Creating a portfolio without making an investment policy statement means failing to acknowledge that investing is an emotional endeavor.
For those of you who don’t know what an investment policy statement is, let me begin with a story:
In Homer’s epic, The Odyssey, the hero Ulysses must sail past the Sirens to reach his home. Sirens are monsters who pretend to be beautiful women with amazing voices. They frequently lure sailors off course and kill them. Ulysses is forewarned of the test that lies ahead for him and his crew, and formulates a plan.
His men stuff their ears with beeswax so they cannot be tempted by the Sirens’ song. Ulysses is desperate to hear the infamous song, but realizes that it is likely to cost him and the crew their lives. His compromise is to have his men tie him to the ship’s mast, and promise not to release him under any circumstances.
The Sirens and their song are just as alluring as anticipated. Ulysses is enamored by their charm. Despite his relentless struggle to be released, the crew fulfills their promise. Ulysses is left tied to the mast and the crew rows them to safety.
By recognizing during calmer times that he might later react poorly, Ulysses was able to create a framework to ensure that chaos did not prevail. In modern times, we sometimes call decisions like these Ulysses contracts.
An investment policy statement is a good example of a Ulysses contract. It clearly defines what investments are for, when the money is likely to be needed, and what the guiding principles will be in the interim. An investment policy statement is the embodiment of a calm, rational you who will need to remind a hysterical, irrational you what your priorities are at some point in the future.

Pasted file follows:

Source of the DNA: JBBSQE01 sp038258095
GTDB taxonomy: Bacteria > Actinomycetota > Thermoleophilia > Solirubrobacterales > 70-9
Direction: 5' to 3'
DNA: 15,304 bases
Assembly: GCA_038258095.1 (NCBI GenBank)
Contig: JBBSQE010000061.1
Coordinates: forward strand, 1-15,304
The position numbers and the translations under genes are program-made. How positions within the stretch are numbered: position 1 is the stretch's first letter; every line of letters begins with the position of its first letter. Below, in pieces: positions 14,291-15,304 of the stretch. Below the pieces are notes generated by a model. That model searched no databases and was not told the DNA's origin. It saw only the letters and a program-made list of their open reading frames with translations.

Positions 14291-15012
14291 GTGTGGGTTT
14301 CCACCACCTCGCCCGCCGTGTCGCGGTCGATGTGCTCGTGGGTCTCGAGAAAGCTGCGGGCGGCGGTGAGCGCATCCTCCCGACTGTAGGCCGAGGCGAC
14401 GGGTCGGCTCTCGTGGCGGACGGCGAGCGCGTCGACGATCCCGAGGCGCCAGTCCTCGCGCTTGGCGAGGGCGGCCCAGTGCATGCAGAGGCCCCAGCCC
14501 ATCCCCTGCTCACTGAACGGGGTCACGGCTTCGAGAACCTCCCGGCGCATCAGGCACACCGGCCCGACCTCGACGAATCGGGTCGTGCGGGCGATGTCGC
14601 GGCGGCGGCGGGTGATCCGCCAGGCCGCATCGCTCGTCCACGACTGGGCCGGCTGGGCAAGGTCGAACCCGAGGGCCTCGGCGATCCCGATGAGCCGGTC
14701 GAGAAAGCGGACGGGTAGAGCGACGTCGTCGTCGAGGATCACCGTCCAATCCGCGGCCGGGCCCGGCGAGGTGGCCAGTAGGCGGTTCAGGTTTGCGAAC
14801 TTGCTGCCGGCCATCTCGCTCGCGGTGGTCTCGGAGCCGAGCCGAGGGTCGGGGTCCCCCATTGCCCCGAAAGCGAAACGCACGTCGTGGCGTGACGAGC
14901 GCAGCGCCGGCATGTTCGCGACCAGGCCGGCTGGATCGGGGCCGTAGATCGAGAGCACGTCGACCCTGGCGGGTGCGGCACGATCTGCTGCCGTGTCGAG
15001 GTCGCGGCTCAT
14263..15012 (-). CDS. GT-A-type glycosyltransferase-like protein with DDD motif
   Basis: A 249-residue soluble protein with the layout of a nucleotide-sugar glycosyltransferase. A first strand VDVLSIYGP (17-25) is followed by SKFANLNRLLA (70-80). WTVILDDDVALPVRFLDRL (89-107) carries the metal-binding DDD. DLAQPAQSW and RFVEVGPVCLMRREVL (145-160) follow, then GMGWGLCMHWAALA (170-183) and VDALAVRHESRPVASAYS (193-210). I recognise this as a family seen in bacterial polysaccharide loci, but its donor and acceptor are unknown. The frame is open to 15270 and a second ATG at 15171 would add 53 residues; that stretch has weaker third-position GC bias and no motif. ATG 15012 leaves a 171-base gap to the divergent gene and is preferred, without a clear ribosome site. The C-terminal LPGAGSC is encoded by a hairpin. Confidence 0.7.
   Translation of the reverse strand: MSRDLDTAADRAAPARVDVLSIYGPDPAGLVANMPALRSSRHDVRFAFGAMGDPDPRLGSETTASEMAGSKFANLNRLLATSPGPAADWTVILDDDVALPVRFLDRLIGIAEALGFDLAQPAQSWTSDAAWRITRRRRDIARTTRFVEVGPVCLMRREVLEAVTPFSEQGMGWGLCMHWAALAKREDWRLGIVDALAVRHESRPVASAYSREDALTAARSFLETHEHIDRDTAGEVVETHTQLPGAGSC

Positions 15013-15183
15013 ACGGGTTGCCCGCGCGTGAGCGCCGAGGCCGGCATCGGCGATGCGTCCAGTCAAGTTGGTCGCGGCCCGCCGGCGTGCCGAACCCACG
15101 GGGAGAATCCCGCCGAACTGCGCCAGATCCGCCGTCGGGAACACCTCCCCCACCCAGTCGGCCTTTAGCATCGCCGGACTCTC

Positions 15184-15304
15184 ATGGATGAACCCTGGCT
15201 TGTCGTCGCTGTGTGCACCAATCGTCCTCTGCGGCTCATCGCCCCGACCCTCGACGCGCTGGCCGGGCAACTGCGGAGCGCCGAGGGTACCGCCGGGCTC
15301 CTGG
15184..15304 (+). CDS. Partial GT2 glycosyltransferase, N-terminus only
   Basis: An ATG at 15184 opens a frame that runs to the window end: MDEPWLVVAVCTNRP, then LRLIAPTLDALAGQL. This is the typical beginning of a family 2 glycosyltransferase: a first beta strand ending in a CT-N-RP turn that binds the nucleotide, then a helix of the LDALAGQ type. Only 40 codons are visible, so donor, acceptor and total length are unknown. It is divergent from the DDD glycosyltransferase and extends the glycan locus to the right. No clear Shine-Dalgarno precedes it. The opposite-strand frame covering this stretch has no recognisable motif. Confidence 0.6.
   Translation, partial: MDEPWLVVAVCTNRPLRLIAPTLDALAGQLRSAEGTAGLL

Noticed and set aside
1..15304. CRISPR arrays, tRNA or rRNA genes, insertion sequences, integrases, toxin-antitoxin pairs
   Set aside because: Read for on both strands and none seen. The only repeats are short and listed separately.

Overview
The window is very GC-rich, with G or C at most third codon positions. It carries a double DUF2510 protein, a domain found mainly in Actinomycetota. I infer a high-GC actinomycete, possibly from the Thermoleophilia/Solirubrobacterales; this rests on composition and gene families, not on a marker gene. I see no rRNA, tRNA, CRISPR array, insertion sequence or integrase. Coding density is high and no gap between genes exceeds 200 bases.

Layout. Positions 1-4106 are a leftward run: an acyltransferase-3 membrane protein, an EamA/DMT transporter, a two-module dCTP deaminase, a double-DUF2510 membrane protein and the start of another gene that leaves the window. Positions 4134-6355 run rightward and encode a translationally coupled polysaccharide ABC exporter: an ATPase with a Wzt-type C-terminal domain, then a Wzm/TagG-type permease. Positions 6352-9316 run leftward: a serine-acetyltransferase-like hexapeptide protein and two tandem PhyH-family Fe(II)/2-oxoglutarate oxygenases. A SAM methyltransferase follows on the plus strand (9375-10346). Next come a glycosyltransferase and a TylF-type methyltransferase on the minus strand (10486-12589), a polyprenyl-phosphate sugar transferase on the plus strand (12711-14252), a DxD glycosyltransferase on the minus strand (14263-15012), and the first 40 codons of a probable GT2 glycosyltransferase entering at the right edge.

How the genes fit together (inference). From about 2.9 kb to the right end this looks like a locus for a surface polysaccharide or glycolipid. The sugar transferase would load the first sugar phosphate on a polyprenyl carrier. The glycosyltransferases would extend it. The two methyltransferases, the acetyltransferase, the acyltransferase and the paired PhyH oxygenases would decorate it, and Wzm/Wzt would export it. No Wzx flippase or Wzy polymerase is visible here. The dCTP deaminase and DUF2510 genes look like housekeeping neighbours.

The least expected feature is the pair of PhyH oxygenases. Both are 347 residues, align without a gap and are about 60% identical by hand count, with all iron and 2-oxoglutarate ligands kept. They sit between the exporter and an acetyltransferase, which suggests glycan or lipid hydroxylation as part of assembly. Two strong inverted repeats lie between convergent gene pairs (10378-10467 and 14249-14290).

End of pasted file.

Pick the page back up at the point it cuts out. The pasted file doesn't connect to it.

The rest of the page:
Creating an investment policy statement involves a bit of an ego check. We’re essentially admitting that we’re going to lose our minds at some point in the future. However, recognizing that behavior is likely to be a huge component of future investment success or failure is simply realistic.
The tricky part is that an investment policy statement, or any Ulysses style contract for that matter, is worthless without the acknowledgement that its existence is necessary. If we don’t actually believe our future behavior might be an issue, it’s highly unlikely we’ll abide by any guidelines we create.
It’s very easy to give lip service to the idea that investor behavior matters, but it’s another thing entirely to recognize that it’s personally applicable. Investor return statistics refer to us, not them. Earning market returns is no walk in the park. If it were, then everybody would do it with ease. There’s no shame in setting some guiding principles for yourself at the outset of your journey.
The mere existence of an investment policy statement isn’t magic. As Annie Duke wrote in her excellent book, Thinking in Bets: “In most situations, you can’t make a pre-commitment that’s 100% tamper-proof. The hurdles aren’t necessarily high, but they nevertheless create a decision-interrupt that may prompt us to do the bit of time travel necessary to reduce emotion and encourage perspective and rationality in the decision.”
When push comes to shove, we can always override an investment policy statement. That’s why creating an IPS is only the half of the equation. We have to believe in the reason for its creation to give it real value. This is easier said than done. However, I’m certain that it beats making emotionally charged decisions with your money in the heat of the moment.
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